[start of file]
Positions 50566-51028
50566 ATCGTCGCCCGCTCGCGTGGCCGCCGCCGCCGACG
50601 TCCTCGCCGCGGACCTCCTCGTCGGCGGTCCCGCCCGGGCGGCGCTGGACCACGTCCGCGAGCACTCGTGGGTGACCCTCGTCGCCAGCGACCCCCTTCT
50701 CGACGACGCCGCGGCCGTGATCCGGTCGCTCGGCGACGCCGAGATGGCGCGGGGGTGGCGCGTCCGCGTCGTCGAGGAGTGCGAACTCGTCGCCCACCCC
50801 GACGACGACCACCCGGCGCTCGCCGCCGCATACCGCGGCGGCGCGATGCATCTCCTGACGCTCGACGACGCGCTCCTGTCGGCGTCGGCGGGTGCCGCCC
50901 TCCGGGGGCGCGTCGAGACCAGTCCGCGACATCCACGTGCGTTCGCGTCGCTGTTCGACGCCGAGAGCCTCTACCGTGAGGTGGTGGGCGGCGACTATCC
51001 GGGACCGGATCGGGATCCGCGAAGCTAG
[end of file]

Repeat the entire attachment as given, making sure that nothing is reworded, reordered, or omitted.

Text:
Positions 50566-51028
50566 ATCGTCGCCCGCTCGCGTGGCCGCCGCCGCCGACG
50601 TCCTCGCCGCGGACCTCCTCGTCGGCGGTCCCGCCCGGGCGGCGCTGGACCACGTCCGCGAGCACTCGTGGGTGACCCTCGTCGCCAGCGACCCCCTTCT
50701 CGACGACGCCGCGGCCGTGATCCGGTCGCTCGGCGACGCCGAGATGGCGCGGGGGTGGCGCGTCCGCGTCGTCGAGGAGTGCGAACTCGTCGCCCACCCC
50801 GACGACGACCACCCGGCGCTCGCCGCCGCATACCGCGGCGGCGCGATGCATCTCCTGACGCTCGACGACGCGCTCCTGTCGGCGTCGGCGGGTGCCGCCC
50901 TCCGGGGGCGCGTCGAGACCAGTCCGCGACATCCACGTGCGTTCGCGTCGCTGTTCGACGCCGAGAGCCTCTACCGTGAGGTGGTGGGCGGCGACTATCC
51001 GGGACCGGATCGGGATCCGCGAAGCTAG